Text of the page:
Posts Chef Solo with virtualbox and vagrant part 1

Chef Solo with virtualbox and vagrant part 1

When starting with chef-solo it is best to practise it on a virtual machine.

A virtual machine gives us freedom to gets our hands dirty without creating a mess on the actual computer.

The virtualization software that we will be using is known as VirtualBox.

Now using VirtualBox we can install and run any operating system on our PC/Host computer.

The OS running inside the VirtualBox is the guest OS and the OS running the entire thing is the Host OS.

When you install an operating system in VirtualBox there is a lot of clicking around is involved, which brings us to vagrant.

Vagrant is a software that connects with VirtualBox and installs the OS inside the VirtualBox as configured by the developer in the Vagrant file and can also install software and run custom commands.

This gives the developer freedom to write once and spin off multiple guest OS with no additional effort.

In case of a script/guest OS failure, this also makes it easy to destroy/delete the guest OS and restart.

Required Software

Once installation is complete (assuming you are using windows without Cygwin) open command prompt else open Cygwin terminal.

Now on command prompt enter command


You will see something like this and more.

Usage: vagrant [-v] [-h] command [<args>]

This means your vagrant installation was successful, and it is ready to use.

  • Add Guest OS

Vagrant has a concept of box, it is the Linux image that you downloaded at required software section.

So currently executing command, vagrant box list, will not show any anything.

$ vagrant box list

This will not show anything since we have not added any guest OS images.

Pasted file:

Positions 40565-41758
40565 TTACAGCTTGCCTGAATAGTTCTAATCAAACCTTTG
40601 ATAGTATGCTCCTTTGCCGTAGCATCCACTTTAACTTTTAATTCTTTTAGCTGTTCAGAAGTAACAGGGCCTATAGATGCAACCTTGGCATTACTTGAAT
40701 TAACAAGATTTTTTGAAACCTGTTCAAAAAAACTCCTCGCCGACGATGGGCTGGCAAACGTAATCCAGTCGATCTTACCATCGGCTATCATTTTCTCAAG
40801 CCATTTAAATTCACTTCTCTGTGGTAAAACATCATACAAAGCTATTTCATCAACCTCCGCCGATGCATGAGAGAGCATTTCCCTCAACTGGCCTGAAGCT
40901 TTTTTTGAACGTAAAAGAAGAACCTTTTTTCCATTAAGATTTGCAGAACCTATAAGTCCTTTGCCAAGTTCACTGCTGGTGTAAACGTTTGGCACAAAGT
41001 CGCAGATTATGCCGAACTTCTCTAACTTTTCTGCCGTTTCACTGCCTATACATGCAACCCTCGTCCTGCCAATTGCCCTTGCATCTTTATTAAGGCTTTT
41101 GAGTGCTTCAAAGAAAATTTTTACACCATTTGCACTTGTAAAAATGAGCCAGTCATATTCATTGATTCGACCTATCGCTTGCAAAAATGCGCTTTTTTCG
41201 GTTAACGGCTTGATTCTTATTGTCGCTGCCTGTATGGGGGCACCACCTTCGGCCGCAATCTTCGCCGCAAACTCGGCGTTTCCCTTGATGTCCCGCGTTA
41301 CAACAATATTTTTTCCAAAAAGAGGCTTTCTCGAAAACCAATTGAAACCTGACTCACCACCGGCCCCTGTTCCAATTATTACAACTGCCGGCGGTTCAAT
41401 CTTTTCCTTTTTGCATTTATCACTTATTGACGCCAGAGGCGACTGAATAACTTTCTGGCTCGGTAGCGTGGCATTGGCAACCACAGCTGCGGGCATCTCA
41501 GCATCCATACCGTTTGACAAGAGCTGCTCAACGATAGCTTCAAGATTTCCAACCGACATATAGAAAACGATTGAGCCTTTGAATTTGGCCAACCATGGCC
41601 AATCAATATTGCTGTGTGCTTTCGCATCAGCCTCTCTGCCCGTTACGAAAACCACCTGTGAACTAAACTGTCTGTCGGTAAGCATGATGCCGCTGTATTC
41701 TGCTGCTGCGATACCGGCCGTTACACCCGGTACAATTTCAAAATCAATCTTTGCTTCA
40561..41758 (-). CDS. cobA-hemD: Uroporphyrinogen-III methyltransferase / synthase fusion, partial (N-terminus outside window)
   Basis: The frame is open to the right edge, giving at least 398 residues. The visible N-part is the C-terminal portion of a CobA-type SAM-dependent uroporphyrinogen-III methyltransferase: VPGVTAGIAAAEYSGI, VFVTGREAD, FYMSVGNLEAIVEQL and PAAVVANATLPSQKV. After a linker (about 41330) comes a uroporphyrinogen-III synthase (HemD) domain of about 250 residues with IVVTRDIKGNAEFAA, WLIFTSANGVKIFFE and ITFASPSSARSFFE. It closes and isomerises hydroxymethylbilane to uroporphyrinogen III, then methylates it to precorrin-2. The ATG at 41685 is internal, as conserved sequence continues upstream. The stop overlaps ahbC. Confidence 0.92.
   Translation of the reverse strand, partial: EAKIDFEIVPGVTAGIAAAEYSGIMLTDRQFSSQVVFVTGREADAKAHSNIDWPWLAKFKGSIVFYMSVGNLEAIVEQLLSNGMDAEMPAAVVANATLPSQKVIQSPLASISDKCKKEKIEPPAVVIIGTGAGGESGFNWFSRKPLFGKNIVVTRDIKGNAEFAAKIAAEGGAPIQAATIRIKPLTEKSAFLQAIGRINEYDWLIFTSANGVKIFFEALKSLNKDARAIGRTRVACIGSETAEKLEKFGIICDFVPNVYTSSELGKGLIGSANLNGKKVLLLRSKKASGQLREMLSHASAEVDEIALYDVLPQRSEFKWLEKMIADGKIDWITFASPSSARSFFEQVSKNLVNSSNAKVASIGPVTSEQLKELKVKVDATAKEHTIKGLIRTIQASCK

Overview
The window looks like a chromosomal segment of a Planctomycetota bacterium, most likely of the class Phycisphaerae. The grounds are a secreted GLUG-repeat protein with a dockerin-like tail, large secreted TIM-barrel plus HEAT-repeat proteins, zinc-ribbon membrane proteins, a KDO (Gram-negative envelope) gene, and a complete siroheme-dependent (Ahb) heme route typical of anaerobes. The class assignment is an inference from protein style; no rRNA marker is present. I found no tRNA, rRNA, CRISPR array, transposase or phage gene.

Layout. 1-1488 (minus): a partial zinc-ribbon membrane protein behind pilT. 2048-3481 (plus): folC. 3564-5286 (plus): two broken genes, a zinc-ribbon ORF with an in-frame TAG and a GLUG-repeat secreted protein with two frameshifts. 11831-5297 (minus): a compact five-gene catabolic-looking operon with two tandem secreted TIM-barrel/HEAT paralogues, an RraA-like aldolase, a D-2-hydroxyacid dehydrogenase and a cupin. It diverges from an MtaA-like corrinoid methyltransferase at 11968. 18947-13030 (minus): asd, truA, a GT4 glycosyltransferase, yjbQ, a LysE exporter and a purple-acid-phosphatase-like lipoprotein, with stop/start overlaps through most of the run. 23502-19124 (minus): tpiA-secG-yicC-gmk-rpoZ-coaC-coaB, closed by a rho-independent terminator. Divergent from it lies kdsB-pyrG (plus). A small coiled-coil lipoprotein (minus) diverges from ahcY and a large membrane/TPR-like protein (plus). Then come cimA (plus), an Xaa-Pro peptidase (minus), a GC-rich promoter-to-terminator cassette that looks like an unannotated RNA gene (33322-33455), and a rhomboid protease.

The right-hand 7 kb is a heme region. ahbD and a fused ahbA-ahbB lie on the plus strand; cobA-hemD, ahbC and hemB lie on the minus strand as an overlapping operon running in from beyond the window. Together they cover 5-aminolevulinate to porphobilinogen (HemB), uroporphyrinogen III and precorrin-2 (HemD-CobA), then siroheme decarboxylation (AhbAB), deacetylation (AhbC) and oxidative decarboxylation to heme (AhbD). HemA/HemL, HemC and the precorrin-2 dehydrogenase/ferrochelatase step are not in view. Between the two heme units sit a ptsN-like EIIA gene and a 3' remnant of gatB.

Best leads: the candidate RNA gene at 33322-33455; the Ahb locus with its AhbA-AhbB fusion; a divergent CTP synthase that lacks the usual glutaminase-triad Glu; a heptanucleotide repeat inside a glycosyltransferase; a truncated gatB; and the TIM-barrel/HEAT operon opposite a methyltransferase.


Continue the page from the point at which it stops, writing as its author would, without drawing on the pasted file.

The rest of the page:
Now let’s add the Linux box image you downloaded at required software section.

First via command line go to the folder where your Linux image was downloaded.

Execute the below command to add the downloaded file to vagrant.

$ vagrant box add precise64

The above command is, vagrant box add /.

Now to check that the image has been added successfully execute

$ vagrant box list

This will show precise64 on the list, since that is the name we gave while adding it.

  • Guest OS Setup

The steps to configure a default guest OS via vagrant are

Create a folder where we will configure our guest OS

$ mkdir testBox

$ cd testBox

Initialise vagrant file in above created folder

$ vagrant init precise64

This will create a “Vagrantfile” on your current location. This file is the heart of your virtual machine.

The structure of this command is

$ vagrant init <name of box you added in add guest OS step above>
  • Boot Guest OS

Start vagrant from the above folder so that it reads the initialised vagrant file and boots up the guest OS.


$ vagrant up

This command will read the VagrantFile created by the vagrant init command and will try to boot the Guest box with name “precise64”.

You will see output like this.

[default] Matching MAC address for NAT networking...
[default] Clearing any previously set forwarded ports...
[default] Forwarding ports...
[default] -- 22 => 2222 (adapter 1)
[default] Creating shared folders metadata...
[default] Clearing any previously set network interfaces...
[default] Booting VM...
[default] Waiting for VM to boot. This can take a few minutes.
[default] VM booted and ready for use!
[default] Mounting shared folders...
[default] -- v-root: /vagrant


In case you get Mismatch_native error,

Please check virtualbox forum

Else as per above output you can see that vagrant has forwarded the virtual machine SSH port 22 to 2222.

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